Skip to content

Renewable Energy Supports Idaho Farms And Businesses

Businesses in Idaho are able to design a renewable energy portfolio to fit their needs, thanks to Idaho Power’s Large Renewable Energy Purchase Option Program. Businesses that demonstrate an interest in clean energy can purchase credits linked to Idaho Power’s investments in solar, wind, and hydropower. 

Launched in 2017, the program requires companies to purchase a minimum of 750-megawatt hours per year. According to Idaho Power, the purchase includes “Renewable Energy Certificate (REC) products supported by local wind, solar and geothermal projects.” Participating businesses can boast that 100 percent of their energy comes from renewable sources. 

Three major Idaho businesses are now on board: the Boise Co-Op, the Bogus Basin ski area, and Obendorf Farms, a family-owned, third-generation producer of fine hops, blueberries, and onions. The Obendorfs in particular are proud to support clean energy in their home state. “It’s a good way to give back to the environment,” says Phil Obendorf, a co-owner of the farm along with his brother, Brock. “Obviously the operation is reliant on the environment that we’re given. And so, to be able to sustain that is very important for me personally, plus our operation strives for that.”

For over 70 years, the Obendorf family has served as excellent stewards of their far west Idaho land, just over 40 miles west of Boise. The farm has grown to include 1200 acres of row crops and 800 head of cattle, but it’s their superior quality hops that drive the majority of their business. The Obendorfs grow 15 varieties of hops on over 3500 acres – that’s enough hops for 500 million craft beers. 

Respect for the environment and quality farming standards are family traditions that have been passed down through the generations. Aside from their participation in the Idaho Power clean energy program, the Obendorfs have taken other steps to reduce their impact on the surrounding land. Hops are hauled with clean-burning propane trucks, and crops are watered using a state-of-the-art drip irrigation system that saves water and energy. The owners also plan to install rooftop solar panels on select buildings within the next five years.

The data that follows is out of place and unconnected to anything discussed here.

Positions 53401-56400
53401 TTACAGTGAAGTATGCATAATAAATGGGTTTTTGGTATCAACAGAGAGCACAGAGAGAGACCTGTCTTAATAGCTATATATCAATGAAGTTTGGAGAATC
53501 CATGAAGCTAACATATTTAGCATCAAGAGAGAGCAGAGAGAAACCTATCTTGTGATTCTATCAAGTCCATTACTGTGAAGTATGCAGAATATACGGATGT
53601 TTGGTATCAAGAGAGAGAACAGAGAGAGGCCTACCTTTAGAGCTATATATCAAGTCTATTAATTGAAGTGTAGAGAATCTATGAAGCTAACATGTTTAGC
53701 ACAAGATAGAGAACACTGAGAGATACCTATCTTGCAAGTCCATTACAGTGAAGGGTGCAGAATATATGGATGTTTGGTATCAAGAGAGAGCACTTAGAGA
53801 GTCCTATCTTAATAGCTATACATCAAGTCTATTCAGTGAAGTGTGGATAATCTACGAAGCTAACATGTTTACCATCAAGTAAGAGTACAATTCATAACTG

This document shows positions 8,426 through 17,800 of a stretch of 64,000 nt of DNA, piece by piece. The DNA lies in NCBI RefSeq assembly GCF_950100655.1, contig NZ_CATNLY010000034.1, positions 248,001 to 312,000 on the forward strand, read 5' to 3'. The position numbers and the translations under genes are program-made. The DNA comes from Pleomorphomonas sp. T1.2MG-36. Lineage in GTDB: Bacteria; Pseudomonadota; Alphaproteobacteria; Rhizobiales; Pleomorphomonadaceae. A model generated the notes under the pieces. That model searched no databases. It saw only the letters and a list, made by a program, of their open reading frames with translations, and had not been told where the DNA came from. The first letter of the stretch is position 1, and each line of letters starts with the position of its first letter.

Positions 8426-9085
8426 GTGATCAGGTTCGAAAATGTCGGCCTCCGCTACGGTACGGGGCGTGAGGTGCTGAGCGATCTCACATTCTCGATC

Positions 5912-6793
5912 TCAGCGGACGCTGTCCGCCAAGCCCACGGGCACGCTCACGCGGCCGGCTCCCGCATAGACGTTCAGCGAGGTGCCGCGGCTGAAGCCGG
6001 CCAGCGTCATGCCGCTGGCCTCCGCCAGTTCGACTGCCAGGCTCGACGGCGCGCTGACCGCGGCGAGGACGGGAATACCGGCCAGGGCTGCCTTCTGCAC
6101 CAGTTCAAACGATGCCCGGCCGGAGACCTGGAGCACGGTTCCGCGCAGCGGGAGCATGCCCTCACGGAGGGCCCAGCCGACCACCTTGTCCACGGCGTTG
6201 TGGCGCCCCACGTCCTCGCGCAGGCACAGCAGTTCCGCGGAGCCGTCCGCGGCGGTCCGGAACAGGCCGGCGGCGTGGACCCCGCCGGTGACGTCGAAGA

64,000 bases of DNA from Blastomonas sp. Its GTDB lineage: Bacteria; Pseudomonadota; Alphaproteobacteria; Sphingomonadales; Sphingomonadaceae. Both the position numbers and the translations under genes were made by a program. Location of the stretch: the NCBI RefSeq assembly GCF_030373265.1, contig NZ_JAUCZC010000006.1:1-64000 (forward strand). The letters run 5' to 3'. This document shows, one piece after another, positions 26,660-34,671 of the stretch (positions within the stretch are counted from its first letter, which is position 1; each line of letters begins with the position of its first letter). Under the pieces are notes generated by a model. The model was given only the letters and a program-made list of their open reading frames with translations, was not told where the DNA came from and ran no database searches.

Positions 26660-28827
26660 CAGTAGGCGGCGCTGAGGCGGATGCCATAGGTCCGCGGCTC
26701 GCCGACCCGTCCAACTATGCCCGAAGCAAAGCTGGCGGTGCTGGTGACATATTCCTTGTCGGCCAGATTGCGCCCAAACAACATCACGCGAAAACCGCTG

“Obendorf Farms’ commitment to clean energy aligns with its history of reducing its environmental impact through measures like cover crops to stabilize the soil and energy efficiency upgrades to its current system,” said Sven Berg, an Idaho Power spokesman. “It also aligns with Idaho Power’s own goal of providing 100 percent clean energy by 2045 without compromising their tradition of reliability and affordability.”

According to a YouTube video from Idaho Power, Obendorf Farms will buy 3,000-megawatt hours of renewable energy every year, an amount that’s equivalent to taking 450 cars off the road or planting 34,000 trees. Brock sees the decision to purchase renewable energy as an investment in the farm’s future. “I think it’s more just how we need to operate in this day and age. If you’re not on top of that…you’re probably not going to be sustainable in the future.”


Back To Top